Three voices today. First is R. Matthew Stevens of First Nations Canada with a prayer for the longest day in the Northern Hemisphere. (Note that I put here the version that Pilgrim Press really wanted in the book Gifts in Open Hands: More Worship Resources for the Global Community because it translates Anishinaabe words. Feel free to leave those translations out of any version you may share!) The second is by Erice Fairbrother of Aotearoa as winter begins in the Southern Hemisphere. I have found this poem to be deeply meaningful in the last three transitions in my life. (And I much prefer the method for handling explanation) The third writer is Sharon Benton, pastor in Bellingham, Washington, USA. She writes it for a blessing of the animals service and I thought to myself that it could rightly be any service!
A Gathering Prayer On A First Summer Morning
Indeed your divine nature is revealed and evident to us on this, the longest day of the year. In the pre-dawn darkness we lite our sacred fire, and we were ready to welcome mooka’am (spirit of the sunrise) with prayers. Our waabini manidookewin (Sunrise ceremony) is meant for celebrating this special day with hearts full of thanks for all you give your people.
All around us Omizakamigokwe (Mother Earth) sings her summer song of activity. Our four-legged brothers and sisters are bring forth their oshki-ayaansag (literally “new ones”, figuratively “newly born”). They venture from their burrows and lairs under the watchful eyes of their parents, with so many teachings yet to learn, and yet so much playfulness in their learning. Even the way wabooz (rabbit) mirthfully hops through the tall grass reminds us that it is good to celebrate this day.
We look up, G’zhem-mnidoo (Creator God), and our winged sisters and brothers are soaring and swooping, their tiny hearts bursting with the song of freedom. In their nests mottle feathered little-ones stretch wide their beaks, endlessly seeking more nourishment to flourish and mature. Soon they too will dance in the skies, joining their parents in celebrating all you give to all living things – great and small.
The Zhaganaash call this day “Summer Solstice”, and celebrate it with thoughts of the warm days to come. Those who are growers look to be on the land, turning the rich dark soil, planting seeds redolent with promise, and tending the delicate shoots that are even now burgeoning forth from Omizakamigokwe’s (Mother Earth’s) breast. Already we can recognize the first mandaamin (corn plants) embarking upon their journey toward the sun, and our mouths water at the remembrance of how sweet those kernels will taste. Oh yes, it is a good day to celebrate.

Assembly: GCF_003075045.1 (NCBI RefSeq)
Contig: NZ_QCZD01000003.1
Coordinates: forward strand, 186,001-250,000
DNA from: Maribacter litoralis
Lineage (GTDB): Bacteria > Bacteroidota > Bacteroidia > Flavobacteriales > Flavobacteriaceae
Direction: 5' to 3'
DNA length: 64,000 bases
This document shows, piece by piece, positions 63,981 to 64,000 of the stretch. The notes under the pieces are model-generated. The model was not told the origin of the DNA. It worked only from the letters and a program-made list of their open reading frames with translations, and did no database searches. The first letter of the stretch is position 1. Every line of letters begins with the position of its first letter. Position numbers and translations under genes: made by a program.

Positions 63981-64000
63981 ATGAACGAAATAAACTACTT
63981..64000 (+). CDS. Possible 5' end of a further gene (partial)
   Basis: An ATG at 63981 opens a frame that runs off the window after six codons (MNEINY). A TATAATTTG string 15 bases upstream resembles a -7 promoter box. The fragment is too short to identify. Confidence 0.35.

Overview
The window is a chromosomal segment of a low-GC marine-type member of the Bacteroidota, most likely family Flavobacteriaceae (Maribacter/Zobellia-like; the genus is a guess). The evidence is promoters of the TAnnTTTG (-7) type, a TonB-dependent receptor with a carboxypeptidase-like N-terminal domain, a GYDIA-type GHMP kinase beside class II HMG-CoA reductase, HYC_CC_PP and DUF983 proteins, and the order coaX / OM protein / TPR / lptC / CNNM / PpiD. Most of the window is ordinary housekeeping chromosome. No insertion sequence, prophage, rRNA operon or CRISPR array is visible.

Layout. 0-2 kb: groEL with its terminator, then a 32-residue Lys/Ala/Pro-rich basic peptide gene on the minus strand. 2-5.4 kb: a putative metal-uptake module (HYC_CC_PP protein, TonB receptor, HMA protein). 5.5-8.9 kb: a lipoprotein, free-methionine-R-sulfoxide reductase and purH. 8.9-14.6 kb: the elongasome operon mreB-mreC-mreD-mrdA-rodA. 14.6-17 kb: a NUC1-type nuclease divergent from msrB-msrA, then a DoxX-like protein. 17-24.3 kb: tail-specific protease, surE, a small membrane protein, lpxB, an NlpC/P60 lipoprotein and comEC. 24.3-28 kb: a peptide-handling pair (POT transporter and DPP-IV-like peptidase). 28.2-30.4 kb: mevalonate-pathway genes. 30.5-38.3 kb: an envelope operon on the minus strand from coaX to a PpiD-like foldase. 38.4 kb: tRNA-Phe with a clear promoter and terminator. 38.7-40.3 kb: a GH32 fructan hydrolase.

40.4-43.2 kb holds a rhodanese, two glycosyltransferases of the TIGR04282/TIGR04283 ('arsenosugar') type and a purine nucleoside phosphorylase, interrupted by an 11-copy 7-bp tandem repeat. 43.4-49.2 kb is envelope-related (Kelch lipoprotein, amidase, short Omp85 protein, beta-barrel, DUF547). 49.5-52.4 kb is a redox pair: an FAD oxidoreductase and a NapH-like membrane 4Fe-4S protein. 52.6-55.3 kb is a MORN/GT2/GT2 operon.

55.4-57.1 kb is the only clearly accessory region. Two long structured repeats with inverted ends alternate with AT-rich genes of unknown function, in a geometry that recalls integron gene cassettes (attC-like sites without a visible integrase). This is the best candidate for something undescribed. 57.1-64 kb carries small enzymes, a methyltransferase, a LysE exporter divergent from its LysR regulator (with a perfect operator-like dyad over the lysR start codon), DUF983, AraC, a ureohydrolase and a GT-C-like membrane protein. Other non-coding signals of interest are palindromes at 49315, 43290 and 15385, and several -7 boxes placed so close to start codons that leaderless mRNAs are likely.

Do you ever wonder, Creator of all things, with all this joyful activity prospering in nature, why your sentient creatures often seem so sluggish and listless in the summer warmth? How often you must ponder, that quick as we are to moan and complain when a few things don’t go as we suppose they should, we silently take all multitude of good things for granted as if they were somehow our due?
G’zhem-mnidoo, we come together this morning in the circle of our church, brimming-over with awe for all of your creation. Even though we can be such facile and fickle creatures, we also have more than sufficient capacity to be filled with amazement and appreciation for your wondrous gifts. In our worship this providential morning, hear our words and songs as celebration from hearts overflowing in thanks and praise, for all you give your people.
Chii-miigwech, (literally: “great/many thanks”, but also stands in place of “Amen”), G’zhem-mnidoo.
When the trees are shaken and bending
And my head is pressed to the wind;
When the sun falls and my heart is in shadow
And the earth is hard under my feet;
I leave for the track through the foothills
For the bush that is silent and still,
Where totara* lie ancient and fallen,
At peace with their scars and their death;
Where the ferns have no fear of unfolding,
Nor the sky, of the kauri* and beech;
I find in this bush that is wordless,
Where light is at ease with the dark,
A greening on paths that are endless
And earth that gives speech to the heart.
*totara- a confer prized by the Maori for its timber’s durability and length
*kauri also an evergreen, the world’s oldest wood
Call to Worship for Blessing of the Animals
One: Come and worship God with a “happy tail” that slaps glasses off coffee tables and thumps the linoleum like timpani!
Many: Come and worship God with easy purrs emitted from a puddle of sunlight!
One: Come and worship God with coils slipped around comfortable shoulders!
Many: Come and worship God with pink noses and delicate paws and bright wings and fluid fins!
One: Come and worship the God of all creatures great and small!
Many: Come and worship God as one creation!